Vander Vlucht (or Vandervlucht) is a fairly prevalent name in the Lucas area. What fascinated me is the different monument styles represented by just this one family in an otherwise typical rural cemetery in northern Michigan. From the traditional small lamb atop a small stone representing a child's grave (and in this case three lambs and three children) to a fairly typical upright stone to a highly personalized and stylized monument.

Faye Irene, Debbie Jo and Delores Carol:

Isaac and Frances:


Tuesday, August 9, 2016

Lucas family buried in Lucas Cemetery in Lucas, Michigan

On a recent trip up north to visit some of Susan's family in Lucas, Michigan, we stopped to pay respects to ancestors long gone. My Mother-in-law's mother's maiden name was Nellie Lucas and she grew up on the family farm in Lucas, Michigan.

After a wonderful lunch visiting with Bernice's cousins we toured a bit of the countryside, compliments of cousin Harv. Along the way we stopped at the family cemetery where we paid our respects to my mother-in-law's maternal grandparents Betsy and Dick Lucas as well as a couple of her uncles (Abe and herman).

Joseph M. Rounds in McBain Cemetery

Joseph Michael Rounds Jr. was born on July 23, 1842, in Jerusalem, Yates County, New York, the son of Joseph Michael Sr. (1808-1871) and Matilda Carmer (b. 1808).

Joseph’s parents were married in New York in 1828 and eventually settled in Jerusalem, Yates County where they lived until at least 1842. About 1844 Joseph Sr.’s father Horton moved his extended family to Michigan, settling in Kent County, and after the death of Joseph Sr.’s mother in 1848 he eventually remarried.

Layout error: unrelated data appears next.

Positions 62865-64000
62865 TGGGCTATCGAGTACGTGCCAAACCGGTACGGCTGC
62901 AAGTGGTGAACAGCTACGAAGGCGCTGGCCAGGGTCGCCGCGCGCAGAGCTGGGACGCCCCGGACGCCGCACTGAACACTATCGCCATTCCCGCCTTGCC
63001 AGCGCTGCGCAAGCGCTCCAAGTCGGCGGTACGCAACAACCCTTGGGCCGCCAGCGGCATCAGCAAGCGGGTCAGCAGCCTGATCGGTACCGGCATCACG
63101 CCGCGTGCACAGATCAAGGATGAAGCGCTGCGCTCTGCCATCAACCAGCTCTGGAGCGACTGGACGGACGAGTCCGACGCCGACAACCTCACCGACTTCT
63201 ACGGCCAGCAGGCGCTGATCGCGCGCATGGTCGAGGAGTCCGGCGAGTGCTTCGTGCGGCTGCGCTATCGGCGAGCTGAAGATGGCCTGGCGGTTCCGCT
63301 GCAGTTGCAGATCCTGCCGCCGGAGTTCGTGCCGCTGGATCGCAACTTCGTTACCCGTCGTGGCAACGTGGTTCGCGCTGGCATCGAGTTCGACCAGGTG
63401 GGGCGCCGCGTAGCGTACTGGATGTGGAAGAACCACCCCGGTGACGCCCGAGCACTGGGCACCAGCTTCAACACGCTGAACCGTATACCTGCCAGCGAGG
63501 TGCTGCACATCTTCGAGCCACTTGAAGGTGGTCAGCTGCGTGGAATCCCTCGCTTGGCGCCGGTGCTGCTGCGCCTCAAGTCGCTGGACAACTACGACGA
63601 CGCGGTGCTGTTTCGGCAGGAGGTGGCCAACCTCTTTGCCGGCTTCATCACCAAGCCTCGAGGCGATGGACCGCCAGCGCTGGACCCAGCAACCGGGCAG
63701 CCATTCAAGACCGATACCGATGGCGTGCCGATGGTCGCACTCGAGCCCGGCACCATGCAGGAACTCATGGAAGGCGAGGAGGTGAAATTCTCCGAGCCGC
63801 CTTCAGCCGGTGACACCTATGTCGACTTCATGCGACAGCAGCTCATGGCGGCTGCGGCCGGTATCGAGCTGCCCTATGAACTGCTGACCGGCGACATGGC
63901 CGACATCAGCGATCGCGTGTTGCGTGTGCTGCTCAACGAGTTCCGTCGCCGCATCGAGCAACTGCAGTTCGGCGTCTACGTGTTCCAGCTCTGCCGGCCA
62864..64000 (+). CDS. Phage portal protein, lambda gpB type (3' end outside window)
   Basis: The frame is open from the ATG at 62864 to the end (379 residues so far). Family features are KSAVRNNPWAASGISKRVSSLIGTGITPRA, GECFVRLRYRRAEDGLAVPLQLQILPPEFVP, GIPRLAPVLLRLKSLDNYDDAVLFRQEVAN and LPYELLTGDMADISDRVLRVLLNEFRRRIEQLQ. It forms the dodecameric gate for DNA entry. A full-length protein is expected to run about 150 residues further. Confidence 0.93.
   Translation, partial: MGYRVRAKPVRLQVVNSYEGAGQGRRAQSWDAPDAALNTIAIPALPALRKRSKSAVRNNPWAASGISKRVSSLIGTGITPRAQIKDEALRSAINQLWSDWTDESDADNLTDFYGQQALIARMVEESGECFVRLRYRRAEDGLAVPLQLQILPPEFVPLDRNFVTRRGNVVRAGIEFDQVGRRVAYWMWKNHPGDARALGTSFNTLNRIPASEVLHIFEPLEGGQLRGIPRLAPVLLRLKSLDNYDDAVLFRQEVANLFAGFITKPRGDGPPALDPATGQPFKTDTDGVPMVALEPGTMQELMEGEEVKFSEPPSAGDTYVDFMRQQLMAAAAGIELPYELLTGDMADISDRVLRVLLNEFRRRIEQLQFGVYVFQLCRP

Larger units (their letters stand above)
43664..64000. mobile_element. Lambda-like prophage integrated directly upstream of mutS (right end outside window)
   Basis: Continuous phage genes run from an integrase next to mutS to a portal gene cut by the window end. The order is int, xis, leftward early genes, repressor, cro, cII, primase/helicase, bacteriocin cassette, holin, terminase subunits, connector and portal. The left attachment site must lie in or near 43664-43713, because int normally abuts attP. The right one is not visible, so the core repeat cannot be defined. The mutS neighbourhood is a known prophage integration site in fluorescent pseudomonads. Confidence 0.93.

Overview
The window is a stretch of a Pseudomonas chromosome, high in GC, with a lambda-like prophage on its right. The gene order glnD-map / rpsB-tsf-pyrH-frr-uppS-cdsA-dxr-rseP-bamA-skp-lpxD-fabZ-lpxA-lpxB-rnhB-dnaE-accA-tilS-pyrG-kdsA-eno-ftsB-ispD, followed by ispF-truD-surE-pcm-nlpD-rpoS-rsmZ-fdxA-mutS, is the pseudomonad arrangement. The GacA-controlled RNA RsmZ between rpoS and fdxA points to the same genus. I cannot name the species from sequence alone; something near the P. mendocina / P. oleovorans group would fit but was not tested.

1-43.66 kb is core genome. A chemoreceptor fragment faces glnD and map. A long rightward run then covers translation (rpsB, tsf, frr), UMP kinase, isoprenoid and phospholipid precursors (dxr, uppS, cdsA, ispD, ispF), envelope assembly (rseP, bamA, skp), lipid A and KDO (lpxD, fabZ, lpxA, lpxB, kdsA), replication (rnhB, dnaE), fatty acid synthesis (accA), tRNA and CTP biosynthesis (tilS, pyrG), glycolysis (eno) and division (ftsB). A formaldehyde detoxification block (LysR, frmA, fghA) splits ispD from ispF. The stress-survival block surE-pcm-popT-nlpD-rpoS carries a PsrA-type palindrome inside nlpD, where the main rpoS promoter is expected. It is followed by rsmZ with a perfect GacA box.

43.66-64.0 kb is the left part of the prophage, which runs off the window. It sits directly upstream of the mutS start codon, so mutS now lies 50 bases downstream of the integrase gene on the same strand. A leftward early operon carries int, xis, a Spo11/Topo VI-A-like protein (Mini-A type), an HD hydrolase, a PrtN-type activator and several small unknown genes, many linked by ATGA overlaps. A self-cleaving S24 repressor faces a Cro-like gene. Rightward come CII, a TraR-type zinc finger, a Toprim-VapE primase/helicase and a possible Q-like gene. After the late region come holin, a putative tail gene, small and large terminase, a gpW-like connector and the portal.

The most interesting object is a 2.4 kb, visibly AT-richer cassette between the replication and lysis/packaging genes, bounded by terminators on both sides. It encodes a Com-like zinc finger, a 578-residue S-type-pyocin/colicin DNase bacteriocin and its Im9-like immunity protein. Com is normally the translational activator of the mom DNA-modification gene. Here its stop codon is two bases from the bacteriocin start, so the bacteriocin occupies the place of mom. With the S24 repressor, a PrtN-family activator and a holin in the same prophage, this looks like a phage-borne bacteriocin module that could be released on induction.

By 1850 Joseph Jr. was living with his family in Courtland, Kent County. Next door was William H. Rounds, Joseph’s uncle, age 31, and next door to William was his grandfather Horton.

Joseph Jr. was a 19-year-old laborer probably living in New York, unable to read or write when he enlisted in Company G on May 13, 1861, about the same time his Joseph (elder) enlisted in Company F. Joseph Jr. was discharged on July 30, 1861, at Arlington, Virginia for secondary syphilis, contracted prior to enlistment.

After his discharge from the army, Joseph Jr. returned to Michigan.

He married Michigan native Eliza or Eva A. (b. 1840) and they had at least three children: Abram (b. 1865), James A. (b. 1867) and Matilda (b. 1869).

By 1870 Joseph Jr. was working as a farm laborer and living with his wife and children on his parents farm in Algoma, Kent County. At some point between 1870 and 1880 Joseph and Eva (or Eliza) were divorced and she remarried Samuel Botruff. Joseph Jr. was living in Grand Rapids in 1888 when he testified in the pension claim of James Austin (who had served in Company I during the war).

On October 21, 1889, Joseph married Mrs. Frances Armistead Harmon (1846-1905) in Charlotte, Eaton County and was reportedly buried in McBain, Missaukee County (this has not been confirmed).

Joseph was residing in Charlotte’s 1st Ward, Eaton County in 1890 and 1894.

In 1870 Joseph applied for and eventually received a pension (application no. 900109).

Joseph was listed as a widower when he died of syphilis and heart disease at 517 Lansing Street in Charlotte on November 9, 1908, and was buried in Mount View cemetery, McBain, Missaukee County. There appears to be other burials nearby -- nor are there any other Rounds, Harmons, Armisteads or any other family that might provide a clue as to why Joseph Jr. is buried in McBain.